Simplifying Assumptions

in Models of Complex Systems: Break, Make, Justify


The use of mathematical/computational models is essential for understanding complex systems and increasingly widespread in the sciences. However, modeling a complex system in its entirety is often unfeasible - perhaps even undesirable - and so some simplification is inevitable. Any model focuses on some process(es) of interest while glossing over others; this doubtless influences its predictions, and yet the process of making these decisions is largely subjective. While the technical design of a particular model may be of little interest to researchers outside the specific field it relates to, the decision-making process will be comparable across all disciplines.

This workshop is aimed at researchers from disciplines as diverse as computational psychology, climate modelling, philosophy of science, and many more. We see this as an opportunity for attendees to reassess the basic assumptions of their models through the questions of researchers from different backgrounds, who will not take those assumptions for granted; a useful exercise that will doubtless pay off when explaining one’s model to reviewers, the public, and industry partners. Talks all be general enough to be understood by a diverse scientific audience, and the workshop will be a unique opportunity for modellers across disciplines to share their experience.

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Invited speakers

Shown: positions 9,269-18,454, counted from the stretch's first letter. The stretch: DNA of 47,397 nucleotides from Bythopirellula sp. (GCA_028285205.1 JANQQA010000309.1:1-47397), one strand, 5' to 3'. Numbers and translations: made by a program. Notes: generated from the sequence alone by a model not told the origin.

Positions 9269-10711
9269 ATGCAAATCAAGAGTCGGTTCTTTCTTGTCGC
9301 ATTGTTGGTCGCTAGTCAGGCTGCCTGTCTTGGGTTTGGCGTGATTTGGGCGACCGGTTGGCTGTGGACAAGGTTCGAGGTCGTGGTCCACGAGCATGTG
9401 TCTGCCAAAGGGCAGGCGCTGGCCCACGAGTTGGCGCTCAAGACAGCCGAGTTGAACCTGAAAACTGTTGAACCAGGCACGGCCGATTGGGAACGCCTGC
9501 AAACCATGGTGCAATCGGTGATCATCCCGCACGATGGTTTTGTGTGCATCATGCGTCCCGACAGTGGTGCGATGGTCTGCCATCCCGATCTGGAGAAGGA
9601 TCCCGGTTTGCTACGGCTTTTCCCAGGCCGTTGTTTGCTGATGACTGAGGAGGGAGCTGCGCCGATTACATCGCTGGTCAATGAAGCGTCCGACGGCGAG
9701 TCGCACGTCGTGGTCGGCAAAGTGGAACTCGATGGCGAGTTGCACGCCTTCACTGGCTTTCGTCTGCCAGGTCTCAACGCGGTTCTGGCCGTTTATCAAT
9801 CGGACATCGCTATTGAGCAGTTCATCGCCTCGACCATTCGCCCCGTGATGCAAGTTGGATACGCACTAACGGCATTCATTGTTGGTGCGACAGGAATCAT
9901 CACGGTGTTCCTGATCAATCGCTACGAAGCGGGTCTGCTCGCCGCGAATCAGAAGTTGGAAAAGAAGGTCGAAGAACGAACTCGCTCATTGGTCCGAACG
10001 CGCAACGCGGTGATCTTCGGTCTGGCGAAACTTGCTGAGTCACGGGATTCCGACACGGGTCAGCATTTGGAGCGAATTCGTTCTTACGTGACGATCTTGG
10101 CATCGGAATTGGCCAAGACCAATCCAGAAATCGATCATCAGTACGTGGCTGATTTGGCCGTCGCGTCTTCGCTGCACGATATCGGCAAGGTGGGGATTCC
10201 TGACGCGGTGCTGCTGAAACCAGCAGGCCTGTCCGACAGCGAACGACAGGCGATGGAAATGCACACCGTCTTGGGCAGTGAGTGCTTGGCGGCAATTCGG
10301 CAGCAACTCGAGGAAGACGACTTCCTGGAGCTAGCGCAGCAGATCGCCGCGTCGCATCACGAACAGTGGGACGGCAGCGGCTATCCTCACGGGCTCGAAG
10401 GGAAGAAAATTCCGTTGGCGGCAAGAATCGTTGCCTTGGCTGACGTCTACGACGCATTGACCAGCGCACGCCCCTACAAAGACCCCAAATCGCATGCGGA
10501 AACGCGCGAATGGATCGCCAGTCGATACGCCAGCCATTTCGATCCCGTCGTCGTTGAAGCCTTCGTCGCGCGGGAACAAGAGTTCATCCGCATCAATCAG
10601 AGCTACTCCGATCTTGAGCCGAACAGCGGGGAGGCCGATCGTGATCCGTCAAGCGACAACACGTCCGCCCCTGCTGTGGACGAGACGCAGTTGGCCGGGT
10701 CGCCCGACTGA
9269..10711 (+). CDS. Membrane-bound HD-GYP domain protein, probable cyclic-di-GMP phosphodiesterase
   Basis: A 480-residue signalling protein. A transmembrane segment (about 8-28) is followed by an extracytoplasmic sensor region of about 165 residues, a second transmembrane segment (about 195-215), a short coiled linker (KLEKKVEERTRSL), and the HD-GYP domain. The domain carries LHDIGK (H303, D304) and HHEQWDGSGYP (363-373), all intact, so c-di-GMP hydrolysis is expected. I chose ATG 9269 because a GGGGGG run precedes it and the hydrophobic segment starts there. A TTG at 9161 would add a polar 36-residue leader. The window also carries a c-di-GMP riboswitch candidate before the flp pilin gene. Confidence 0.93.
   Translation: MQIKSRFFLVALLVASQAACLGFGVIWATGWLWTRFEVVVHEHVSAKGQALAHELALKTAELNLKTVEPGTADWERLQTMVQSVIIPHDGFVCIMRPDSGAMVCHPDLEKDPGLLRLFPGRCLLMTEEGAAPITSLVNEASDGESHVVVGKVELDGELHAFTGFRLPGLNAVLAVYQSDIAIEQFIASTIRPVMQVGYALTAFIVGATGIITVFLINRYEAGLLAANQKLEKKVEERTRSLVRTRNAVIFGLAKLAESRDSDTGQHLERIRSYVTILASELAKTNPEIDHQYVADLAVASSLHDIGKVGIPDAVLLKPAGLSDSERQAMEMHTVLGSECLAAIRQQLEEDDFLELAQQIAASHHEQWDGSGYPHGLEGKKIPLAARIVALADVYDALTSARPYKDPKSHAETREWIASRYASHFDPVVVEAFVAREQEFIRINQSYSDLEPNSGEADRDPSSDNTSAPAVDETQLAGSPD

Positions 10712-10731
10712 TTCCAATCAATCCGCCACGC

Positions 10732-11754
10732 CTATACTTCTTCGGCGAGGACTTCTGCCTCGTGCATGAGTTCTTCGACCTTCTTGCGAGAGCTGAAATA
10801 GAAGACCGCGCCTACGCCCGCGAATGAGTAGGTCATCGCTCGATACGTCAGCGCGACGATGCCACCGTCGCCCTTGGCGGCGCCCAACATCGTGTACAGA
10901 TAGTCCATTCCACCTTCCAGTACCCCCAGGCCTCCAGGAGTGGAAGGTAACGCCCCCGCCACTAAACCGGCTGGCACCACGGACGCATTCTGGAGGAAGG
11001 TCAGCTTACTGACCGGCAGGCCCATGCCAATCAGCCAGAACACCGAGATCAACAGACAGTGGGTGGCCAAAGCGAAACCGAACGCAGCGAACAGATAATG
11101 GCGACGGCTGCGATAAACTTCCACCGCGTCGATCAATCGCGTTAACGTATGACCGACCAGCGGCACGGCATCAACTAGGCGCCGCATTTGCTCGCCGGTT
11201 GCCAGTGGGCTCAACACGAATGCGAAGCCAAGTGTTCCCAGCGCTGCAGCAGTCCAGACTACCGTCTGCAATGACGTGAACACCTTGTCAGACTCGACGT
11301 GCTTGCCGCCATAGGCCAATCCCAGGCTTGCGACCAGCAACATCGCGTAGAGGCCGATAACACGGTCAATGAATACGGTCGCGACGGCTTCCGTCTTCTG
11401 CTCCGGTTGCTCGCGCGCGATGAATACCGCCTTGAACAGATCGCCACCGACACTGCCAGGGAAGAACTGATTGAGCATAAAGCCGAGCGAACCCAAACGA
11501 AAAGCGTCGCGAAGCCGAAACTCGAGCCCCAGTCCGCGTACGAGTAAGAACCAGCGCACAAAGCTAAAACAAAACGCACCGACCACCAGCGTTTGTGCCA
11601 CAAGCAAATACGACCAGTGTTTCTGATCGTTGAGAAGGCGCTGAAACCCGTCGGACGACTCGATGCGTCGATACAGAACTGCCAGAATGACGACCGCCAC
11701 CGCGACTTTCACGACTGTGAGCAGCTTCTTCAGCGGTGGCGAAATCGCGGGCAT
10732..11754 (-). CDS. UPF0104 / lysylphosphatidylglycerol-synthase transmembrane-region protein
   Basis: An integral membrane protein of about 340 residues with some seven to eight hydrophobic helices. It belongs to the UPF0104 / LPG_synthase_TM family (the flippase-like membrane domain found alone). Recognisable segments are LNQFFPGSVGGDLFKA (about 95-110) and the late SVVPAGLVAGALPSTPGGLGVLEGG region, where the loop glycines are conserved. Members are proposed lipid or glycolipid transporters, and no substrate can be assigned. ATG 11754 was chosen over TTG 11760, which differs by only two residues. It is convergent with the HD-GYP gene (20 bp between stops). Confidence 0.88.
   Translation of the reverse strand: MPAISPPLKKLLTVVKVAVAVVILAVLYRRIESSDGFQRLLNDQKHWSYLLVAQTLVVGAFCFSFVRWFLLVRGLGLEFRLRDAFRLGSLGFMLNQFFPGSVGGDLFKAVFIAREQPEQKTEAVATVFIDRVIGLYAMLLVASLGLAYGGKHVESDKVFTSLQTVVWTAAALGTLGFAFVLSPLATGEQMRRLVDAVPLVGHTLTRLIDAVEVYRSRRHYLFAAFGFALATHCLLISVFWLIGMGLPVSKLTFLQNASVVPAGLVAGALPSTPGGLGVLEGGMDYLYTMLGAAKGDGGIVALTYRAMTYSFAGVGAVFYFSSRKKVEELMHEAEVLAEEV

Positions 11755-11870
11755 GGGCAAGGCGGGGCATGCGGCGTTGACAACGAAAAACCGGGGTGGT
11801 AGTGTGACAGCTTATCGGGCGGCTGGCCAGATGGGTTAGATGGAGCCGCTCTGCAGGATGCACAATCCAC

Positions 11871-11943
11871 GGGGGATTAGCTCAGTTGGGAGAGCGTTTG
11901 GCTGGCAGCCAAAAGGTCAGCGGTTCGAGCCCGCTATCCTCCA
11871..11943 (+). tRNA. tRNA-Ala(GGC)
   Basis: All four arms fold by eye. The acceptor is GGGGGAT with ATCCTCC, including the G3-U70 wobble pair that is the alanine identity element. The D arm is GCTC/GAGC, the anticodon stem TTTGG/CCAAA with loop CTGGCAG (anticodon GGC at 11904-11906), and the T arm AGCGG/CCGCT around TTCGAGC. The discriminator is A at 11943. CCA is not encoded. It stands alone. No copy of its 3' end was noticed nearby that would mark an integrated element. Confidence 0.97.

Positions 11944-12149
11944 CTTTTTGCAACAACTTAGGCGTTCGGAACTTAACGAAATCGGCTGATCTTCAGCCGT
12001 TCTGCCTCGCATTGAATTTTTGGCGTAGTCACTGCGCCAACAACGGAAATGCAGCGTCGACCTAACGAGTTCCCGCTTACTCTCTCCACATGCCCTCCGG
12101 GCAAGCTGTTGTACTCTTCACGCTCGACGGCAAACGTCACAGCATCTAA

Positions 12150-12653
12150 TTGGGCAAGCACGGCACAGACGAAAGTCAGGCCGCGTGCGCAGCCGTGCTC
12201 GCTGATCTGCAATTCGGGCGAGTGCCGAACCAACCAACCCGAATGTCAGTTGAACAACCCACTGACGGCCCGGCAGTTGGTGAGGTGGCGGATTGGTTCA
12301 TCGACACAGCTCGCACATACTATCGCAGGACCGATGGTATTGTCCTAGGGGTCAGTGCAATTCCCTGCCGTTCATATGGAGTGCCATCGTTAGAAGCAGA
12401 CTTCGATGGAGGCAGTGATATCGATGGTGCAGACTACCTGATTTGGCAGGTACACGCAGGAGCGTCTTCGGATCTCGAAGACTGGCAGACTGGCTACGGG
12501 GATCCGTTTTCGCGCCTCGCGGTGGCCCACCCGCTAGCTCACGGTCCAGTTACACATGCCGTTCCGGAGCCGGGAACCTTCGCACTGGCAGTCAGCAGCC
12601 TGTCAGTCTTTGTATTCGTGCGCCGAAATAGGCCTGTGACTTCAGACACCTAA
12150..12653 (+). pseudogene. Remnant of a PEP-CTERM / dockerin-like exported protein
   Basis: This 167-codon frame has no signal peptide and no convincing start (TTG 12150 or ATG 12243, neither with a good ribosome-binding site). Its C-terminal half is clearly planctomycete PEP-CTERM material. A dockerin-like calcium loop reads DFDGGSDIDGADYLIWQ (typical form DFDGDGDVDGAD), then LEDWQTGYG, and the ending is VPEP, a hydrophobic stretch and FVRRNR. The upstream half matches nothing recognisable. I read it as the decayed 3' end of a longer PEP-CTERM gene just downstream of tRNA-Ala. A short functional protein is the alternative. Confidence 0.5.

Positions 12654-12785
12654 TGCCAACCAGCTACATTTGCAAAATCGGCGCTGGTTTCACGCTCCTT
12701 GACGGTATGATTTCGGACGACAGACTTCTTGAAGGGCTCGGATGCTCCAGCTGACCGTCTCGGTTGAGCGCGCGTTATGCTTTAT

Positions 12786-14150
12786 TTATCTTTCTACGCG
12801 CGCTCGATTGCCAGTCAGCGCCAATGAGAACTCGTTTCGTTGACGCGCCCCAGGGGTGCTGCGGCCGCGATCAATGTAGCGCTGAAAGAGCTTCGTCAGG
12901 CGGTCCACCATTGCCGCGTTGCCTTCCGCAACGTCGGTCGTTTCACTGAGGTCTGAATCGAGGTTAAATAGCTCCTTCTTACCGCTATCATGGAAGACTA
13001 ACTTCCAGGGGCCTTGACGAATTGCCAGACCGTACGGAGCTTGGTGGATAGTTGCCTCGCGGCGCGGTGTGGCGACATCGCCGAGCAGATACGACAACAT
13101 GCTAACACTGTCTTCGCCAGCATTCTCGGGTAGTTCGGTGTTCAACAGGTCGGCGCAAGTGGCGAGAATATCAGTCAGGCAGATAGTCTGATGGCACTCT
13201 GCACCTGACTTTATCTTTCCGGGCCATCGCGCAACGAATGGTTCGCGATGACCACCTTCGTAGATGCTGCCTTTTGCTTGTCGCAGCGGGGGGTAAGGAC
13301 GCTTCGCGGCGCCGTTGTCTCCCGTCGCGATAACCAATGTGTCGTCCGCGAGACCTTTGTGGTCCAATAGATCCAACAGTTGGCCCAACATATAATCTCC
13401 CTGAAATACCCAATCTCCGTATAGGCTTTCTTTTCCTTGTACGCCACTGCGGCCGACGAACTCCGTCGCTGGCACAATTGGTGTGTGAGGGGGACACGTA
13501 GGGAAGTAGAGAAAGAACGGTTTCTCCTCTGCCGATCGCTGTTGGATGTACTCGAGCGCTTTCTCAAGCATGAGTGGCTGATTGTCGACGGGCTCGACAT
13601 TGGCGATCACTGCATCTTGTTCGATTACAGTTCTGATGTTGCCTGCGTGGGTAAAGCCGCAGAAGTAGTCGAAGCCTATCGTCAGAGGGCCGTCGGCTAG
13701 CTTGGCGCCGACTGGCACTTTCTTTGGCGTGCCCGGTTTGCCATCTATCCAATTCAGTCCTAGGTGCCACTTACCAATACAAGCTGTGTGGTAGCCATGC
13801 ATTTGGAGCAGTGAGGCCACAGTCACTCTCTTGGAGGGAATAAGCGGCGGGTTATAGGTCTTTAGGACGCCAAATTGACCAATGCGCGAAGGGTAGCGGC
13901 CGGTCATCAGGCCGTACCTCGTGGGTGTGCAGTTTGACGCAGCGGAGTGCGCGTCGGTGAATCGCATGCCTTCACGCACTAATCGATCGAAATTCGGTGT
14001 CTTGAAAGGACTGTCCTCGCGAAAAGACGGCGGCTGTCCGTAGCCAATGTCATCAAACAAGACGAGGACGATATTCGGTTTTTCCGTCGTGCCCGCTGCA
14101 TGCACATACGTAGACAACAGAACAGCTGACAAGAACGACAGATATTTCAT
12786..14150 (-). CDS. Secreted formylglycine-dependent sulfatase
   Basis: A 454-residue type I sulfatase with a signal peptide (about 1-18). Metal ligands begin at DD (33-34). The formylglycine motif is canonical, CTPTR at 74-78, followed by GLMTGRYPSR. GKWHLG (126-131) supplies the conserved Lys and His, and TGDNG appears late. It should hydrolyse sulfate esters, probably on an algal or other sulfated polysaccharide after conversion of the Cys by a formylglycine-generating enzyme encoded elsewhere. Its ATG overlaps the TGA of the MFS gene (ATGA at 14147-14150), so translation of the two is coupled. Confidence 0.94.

• Tim Benton

    A leading researcher of ecological systems, Prof Benton has lectured at the University of Leeds since 2005 and has been UK Champion for Global Food Security since 2011.

  • Paul Andrews

    Based at the University of York, Dr Andrews applies agent- and network-based models to problems in infrastructure and immunology. He is a key researcher in the CoSMoS project.

  • Brian Castellani

    Starting his academic career as a psychologist, Prof Castellani of Kent State University, USA, has an international reputation as a researcher of complex social systems, community health, neural networks, and many more areas.

  • Alan Herbert

    Senior Lecturer in Radioactive Waste Disposal and Remediation here at the University of Birmingham, Dr Herbert is a leading mathematical modeler and hydrogeologist specializing in the understanding of coupled processes and heterogeneous groundwater systems.

Important dates


  • Robert Clegg

    A PhD student in the School of Biosciences, Rob uses his mathematical background to develop computational models of bacterial cooperation and competition.

  • Craig Holloway

    A PhD student in the School of Mathematics, Craig researches fibre suspensions in Couette devices.